- Page 1Olympus E-400
- Page 2 Olympus E-400
- Page 3 Olympus E-400
- Page 4 Feature Table
- Page 5 Test Shots – Full Resolution Crops
- Page 6 Olympus E-400
- Page 7 Olympus E-400
Image file sizes are always revealing. The E-400 produces 21MB RAW files, and SHQ JPEG that are around 7MB each, which shows a very low degree of compression. Compare this with the 15MB RAW files and 5.3MB JPEGs of the Nikon D200, or the 10MB/3MB of the Sony A100. The downside is that if you shoot in SHQ+RAW, as most enthusiasts and professionals will prefer to do, you only get 34 shots on a 1GB card.
Speaking of cards, the E-400 can use both CompactFlash types I and II, and also has a slot for xD-Picture cards with the ability to quickly switch from one to the other, so it is possible to load it up with several gigabytes of memory.
The AF system is extremely quick, certainly one of the fastest SLR AF systems I’ve seen. It has three focusing points which are fairly close together in the centre of the frame. It seemed to favour the centre point most of the time. The AF was fast in reduced light conditions as well. Like several other SLRs it uses a fast burst from the flash as an AF illuminator when shooting in very low light, although it usually took several tries to get a lock which proved to be uncomfortable for anyone at whom it was pointed.
The metering system is also excellent, with Olympus’ acclaimed ESP multi-zone system, centre weighted and spot metering, as well as both highlight spot and shadow spot metering.
One thing I will mention, since I’ve criticised other manufacturers for it. The E-400 comes with only a basic printed manual, with the advanced manual included in PDF format on a CD. I really hate this. A camera this good and this complex deserves a proper printed manual.
Regardless of its versatility, speed and handling, a digital SLR stands or falls on its image quality, and here the E-400 scores big time. As I mentioned, the image files are huge compared to other 10MP cameras, which is always a good sign. The JPEG files are around 5.3MB on disk, and around 28MB opened in Photoshop.
The Olympus Zuiko Digital lenses supplied with the kit are of exceptionally high quality, and produce images that are pin-sharp right to the edges at all focal lengths with no trace of chromatic aberration, although there was some spherical distortion at the widest end of the zoom range of the 14-42mm zoom.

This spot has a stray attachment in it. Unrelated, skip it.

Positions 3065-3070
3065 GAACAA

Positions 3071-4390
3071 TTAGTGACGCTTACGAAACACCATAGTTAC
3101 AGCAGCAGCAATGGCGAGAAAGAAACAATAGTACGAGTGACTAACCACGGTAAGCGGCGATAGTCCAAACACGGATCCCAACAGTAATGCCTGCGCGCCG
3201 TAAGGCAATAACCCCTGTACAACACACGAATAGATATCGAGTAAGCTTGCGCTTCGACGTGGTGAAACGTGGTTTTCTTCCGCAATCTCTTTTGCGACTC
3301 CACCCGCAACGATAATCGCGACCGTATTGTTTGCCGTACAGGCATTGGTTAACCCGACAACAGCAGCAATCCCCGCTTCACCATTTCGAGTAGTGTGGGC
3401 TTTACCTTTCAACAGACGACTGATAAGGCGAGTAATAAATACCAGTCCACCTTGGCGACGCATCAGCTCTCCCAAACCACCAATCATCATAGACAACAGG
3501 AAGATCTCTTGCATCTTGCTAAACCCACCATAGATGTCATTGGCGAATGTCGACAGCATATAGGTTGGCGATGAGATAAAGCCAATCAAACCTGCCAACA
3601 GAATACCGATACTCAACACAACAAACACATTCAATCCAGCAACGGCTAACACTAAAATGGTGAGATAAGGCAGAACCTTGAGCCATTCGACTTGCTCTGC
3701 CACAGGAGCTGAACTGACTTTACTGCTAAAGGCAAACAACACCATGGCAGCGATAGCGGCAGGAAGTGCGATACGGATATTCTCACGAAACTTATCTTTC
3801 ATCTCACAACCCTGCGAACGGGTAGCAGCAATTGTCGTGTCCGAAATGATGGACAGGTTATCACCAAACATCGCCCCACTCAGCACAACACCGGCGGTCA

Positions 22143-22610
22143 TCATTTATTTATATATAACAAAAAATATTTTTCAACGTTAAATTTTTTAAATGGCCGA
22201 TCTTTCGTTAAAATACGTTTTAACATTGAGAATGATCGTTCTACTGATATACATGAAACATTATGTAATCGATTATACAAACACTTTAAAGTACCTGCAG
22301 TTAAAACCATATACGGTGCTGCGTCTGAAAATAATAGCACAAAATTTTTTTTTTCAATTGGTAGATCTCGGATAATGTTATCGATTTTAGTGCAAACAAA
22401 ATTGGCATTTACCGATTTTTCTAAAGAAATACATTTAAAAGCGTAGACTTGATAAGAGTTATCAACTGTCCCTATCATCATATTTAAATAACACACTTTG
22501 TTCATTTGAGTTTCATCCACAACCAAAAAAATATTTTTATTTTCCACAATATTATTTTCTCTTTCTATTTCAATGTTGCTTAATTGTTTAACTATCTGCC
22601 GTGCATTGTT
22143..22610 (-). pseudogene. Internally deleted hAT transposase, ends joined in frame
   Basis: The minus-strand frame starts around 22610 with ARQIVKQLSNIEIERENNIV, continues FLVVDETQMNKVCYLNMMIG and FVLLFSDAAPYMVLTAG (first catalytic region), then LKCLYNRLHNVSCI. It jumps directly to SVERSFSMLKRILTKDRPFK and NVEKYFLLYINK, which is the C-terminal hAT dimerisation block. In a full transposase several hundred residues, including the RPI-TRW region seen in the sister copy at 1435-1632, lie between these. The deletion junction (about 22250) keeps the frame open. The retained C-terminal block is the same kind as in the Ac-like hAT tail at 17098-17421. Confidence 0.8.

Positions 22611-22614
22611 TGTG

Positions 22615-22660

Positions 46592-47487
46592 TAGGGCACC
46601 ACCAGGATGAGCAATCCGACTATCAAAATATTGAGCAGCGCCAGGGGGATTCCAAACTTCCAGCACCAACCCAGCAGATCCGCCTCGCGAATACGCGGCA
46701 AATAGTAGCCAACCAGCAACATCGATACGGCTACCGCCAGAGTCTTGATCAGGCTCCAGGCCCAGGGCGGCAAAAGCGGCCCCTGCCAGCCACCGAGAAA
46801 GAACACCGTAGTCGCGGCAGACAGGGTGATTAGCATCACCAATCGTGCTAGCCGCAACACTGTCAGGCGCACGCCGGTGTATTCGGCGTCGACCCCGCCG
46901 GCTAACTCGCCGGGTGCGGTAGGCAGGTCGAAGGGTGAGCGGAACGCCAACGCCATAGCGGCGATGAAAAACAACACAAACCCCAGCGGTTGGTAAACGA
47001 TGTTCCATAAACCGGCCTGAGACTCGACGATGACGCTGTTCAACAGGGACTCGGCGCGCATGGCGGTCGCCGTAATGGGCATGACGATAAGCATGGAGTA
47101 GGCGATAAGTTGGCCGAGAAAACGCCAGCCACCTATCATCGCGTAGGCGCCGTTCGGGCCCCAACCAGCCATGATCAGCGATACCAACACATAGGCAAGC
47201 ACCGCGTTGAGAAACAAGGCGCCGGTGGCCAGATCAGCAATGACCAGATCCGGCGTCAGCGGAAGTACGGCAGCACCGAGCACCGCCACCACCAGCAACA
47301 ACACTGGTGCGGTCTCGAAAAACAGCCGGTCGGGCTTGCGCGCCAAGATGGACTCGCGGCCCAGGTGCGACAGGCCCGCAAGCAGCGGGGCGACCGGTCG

The sensor produces images that are very slightly soft, but which respond beautifully to a touch of Unsharp Mask, something that will really appeal to professionals. The level of detail that can be pulled out of the E-400’s RAW files is simply astonishing, in my opinion the equal of the Nikon D200, and slightly superior to the Sony A100. Again, it will be interesting to see how it matches up to the D80 and 400D.
Another Olympus claim is that thanks to a new amplifier circuit the E-400 has exceptionally low image noise at higher ISO settings, and I can confirm that this is the case. As you’ll see from the accompanying sample shots, image quality was very good right up to 800 ISO, and far from shabby even at 1,600 ISO, which does present high sensitivity and the corresponding increase in usable shutter speed as an alternative to image stabilisation.
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The Olympus E-400 is a very accomplished camera, a serious photographic tool that will appeal to both professionals and advanced amateurs. It offers a combination of easily controlled versatility, exceptional performance and superb image quality that should secure it a place in the top rank of mid-range digital SLRs. The kit price may seem expensive, but it includes two excellent lenses that perfectly complement this outstanding camera.